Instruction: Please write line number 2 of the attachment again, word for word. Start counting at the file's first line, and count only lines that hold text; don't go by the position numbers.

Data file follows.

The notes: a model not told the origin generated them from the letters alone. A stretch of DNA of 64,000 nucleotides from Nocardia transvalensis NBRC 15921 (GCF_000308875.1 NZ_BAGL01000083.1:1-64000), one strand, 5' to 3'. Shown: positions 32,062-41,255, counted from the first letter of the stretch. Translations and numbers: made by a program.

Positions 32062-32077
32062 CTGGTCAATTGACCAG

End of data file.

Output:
Positions 32062-32077